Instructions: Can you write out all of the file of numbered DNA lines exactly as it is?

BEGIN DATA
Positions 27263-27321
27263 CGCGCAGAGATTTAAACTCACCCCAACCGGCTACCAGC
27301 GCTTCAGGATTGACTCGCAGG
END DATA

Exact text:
Positions 27263-27321
27263 CGCGCAGAGATTTAAACTCACCCCAACCGGCTACCAGC
27301 GCTTCAGGATTGACTCGCAGG